The Veterans Benefits Administration is no longer using specific time requirements to guide managers’ decisions about their employees’ progress on performance actions.
VBA rescinded its most recent performance management guidance, effective April 2, which directed managers to approach performance reviews and decisions with “compassion, consistency and common sense” and required employees to meet their performance targets every pay period or month.
Employees who were unsuccessful on one or more of the critical elements in their performance plans have “up to four pay periods (two months) to correct performance deficiencies.” If they fail to meet performance targets during those two months, managers should propose a removal or demotion, the VBA memo said.
That memo, which VBA Deputy Undersecretary for Field Operations Willie Clark issued back in November 2017, clarified and provided more detail on guidance that came from the Veterans Affairs Central Office last summer.
The updates came after the president signed the VA Accountability and Whistleblower Act into law in June 2017.
With VBA’s specific performance management guidance rescinded, managers are now reverting back to an August 2017 memo from VA Assistant Secretary for Human Resources and Administration Peter Shelby, which does not include a timeline by which employees are expected to improve their performance.
Instead of placing employees on a 90-day Performance Improvement Plan (PIP), supervisors can fire or demote an employee if:
An employee fails a critical element in his or her performance plan;
There’s a “reasonable belief” that an employee’s “performance deficiency is so serious that it cannot be improved;”
The deficiency poses a clear danger to the employee or others;
The deficiency presents a risk to important services for veterans; or
An employee repeatedly fails non-critical elements of his or her performance plan.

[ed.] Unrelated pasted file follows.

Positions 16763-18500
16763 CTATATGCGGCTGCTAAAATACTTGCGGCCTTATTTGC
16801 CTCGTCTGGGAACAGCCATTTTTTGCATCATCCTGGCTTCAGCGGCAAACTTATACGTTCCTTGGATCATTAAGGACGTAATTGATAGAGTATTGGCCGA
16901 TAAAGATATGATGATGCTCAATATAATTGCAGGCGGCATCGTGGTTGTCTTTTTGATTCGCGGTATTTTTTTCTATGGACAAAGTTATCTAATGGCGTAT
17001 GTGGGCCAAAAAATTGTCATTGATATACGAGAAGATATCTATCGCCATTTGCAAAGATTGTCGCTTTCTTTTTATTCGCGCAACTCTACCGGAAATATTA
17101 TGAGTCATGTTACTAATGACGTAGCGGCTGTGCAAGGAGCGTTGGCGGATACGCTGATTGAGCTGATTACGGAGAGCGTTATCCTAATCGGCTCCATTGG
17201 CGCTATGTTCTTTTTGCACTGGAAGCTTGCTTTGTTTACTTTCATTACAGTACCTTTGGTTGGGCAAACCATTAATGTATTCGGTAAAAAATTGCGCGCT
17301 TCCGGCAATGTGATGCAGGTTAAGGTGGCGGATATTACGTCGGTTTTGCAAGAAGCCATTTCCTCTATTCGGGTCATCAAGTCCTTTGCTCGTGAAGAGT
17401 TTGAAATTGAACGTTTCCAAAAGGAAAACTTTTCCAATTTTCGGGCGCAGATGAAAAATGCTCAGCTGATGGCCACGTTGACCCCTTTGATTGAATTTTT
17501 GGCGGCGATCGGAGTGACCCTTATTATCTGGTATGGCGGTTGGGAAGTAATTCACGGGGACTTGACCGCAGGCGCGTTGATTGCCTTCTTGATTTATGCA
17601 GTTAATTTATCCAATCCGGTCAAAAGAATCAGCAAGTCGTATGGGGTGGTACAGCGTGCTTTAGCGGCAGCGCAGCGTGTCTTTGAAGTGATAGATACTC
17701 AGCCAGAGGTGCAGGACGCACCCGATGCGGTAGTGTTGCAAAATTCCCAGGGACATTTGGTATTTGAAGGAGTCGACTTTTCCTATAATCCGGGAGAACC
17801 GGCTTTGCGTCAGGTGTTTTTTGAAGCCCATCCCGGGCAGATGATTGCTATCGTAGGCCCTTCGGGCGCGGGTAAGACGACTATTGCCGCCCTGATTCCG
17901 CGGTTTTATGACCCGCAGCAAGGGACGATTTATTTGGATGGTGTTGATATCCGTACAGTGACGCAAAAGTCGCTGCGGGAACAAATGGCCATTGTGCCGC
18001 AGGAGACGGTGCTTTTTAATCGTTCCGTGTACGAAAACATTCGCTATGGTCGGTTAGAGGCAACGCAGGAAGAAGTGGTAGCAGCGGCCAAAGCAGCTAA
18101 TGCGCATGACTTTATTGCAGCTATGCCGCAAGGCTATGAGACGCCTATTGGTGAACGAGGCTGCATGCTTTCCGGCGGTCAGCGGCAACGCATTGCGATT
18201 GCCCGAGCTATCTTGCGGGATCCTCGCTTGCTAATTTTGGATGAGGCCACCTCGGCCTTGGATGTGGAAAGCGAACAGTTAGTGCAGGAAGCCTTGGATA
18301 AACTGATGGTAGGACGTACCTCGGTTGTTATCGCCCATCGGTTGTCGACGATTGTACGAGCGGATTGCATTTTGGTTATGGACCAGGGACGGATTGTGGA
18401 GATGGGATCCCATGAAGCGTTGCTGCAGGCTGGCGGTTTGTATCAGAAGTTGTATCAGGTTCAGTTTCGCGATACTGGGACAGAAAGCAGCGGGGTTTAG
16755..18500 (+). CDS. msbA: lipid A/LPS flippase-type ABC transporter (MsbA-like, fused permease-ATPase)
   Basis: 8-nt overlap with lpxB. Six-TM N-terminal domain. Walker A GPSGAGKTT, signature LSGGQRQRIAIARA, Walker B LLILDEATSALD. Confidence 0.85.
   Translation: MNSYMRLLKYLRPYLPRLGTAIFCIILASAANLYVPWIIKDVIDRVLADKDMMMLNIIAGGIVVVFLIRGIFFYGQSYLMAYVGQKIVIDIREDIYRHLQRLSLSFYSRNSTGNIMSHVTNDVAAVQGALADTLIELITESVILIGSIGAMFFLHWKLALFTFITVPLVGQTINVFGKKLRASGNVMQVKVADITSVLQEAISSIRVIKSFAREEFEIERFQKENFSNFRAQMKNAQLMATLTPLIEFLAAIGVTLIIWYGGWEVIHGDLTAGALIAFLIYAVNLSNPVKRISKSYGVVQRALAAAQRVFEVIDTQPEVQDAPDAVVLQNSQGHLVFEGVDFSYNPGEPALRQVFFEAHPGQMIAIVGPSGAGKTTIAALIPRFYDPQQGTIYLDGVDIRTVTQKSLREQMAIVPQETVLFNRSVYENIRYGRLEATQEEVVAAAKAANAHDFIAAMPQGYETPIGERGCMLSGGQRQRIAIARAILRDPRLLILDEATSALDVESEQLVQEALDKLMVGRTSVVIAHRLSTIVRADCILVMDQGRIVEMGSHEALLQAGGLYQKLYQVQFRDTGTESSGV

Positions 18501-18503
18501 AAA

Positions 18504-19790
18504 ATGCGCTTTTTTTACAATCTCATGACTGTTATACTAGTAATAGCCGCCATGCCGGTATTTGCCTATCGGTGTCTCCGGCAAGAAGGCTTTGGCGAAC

The American Federation of Government Employees, which represents more than 220,000 VA employees, called the decision to revert back to the August guidance “chaotic” in a letter to House and Senate Veterans Affairs Committees.
AFGE filed a grievance against the department for its implementation of the accountability act’s performance guidance, which it said breaks with the terms of the contract it signed with VA back in 2011.
“The situation is rapidly devolving , and with the absence of a secretary of veterans affairs who is committed to protecting employees, it becomes more dire every day,” AFGE National President J. David Cox wrote in a May 3 letter.
Specifically, AFGE wants the House and Senate VA committees to hold hearings on the VA Accountability Act’s implementation.
“We are actively working with the VA to oversee implementation of the accountability law to ensure the department has the best workforce possible,” a spokeswoman for Senate VA Committee Chairman Johnny Isakson (R-Ga.) told Federal News Radio.
But Senate VA Committee Ranking Member Jon Tester (D-Mont.) is still concerned the department’s use of the accountability act is having an unfair impact on lower-level VA employees, a spokeswoman said. The department has yet to respond to the concerns he raised in February, she added.
“We gave you an accountability bill. … It was done for the very best of reasons, to get rid of the driftwood,” Tester said Wednesday during a Senate appropriations subcommittee hearing. “But … I have been told this bill is being used to get rid of people for political reasons. Have you been told that? Could you do me a favor and make sure that it’s not being used in that way?”
As Federal News Radio previously reported, VBA employees have said they fear one mistake under the accountability act would cost them their jobs.
Tester was one of six senators who wrote to former VA Secretary David Shulkin back in February to express their concerns with VBA’s performance guidance.
House members are planning a hearing for the summer on the accountability act’s implementation, but no specific date has been set, a committee spokeswoman said.